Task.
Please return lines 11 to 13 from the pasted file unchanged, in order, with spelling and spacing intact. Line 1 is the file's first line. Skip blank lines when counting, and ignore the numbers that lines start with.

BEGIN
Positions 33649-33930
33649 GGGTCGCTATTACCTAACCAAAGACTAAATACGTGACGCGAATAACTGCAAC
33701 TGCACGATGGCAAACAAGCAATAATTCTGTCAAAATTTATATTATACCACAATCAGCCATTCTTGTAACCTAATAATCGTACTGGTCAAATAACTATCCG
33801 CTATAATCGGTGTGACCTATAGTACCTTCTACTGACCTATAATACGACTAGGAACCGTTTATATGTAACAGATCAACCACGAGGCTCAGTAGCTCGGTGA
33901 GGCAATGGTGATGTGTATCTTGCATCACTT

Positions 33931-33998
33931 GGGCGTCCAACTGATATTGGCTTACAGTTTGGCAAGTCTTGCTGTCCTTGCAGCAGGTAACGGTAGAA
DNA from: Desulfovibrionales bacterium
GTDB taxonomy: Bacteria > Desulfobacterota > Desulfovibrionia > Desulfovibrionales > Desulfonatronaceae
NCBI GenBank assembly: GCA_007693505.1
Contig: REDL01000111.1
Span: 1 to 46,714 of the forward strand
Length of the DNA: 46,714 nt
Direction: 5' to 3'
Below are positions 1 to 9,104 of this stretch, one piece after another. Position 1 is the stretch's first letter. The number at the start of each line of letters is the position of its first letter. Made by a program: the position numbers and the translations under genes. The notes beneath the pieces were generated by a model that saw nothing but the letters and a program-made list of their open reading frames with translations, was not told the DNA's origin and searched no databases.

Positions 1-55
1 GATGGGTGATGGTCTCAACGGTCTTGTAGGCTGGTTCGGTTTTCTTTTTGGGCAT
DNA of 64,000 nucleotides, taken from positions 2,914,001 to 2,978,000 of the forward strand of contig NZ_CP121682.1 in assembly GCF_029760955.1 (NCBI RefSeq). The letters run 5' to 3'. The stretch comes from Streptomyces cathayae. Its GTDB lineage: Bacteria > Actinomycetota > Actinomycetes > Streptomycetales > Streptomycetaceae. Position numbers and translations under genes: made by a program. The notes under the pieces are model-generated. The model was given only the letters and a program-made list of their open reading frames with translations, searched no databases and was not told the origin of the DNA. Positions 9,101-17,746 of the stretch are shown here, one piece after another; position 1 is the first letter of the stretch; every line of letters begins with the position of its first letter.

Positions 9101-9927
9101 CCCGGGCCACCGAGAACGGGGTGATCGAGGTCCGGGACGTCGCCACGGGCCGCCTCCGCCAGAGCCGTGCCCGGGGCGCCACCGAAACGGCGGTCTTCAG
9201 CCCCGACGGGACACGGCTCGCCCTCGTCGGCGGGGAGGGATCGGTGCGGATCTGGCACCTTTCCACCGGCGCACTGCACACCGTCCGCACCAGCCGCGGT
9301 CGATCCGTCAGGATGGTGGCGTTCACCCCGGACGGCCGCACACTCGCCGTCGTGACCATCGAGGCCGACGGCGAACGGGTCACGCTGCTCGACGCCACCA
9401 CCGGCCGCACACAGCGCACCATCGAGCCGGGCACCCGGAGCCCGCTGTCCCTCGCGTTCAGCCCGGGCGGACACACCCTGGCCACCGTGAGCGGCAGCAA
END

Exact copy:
Contig: REDL01000111.1
Span: 1 to 46,714 of the forward strand
Length of the DNA: 46,714 nt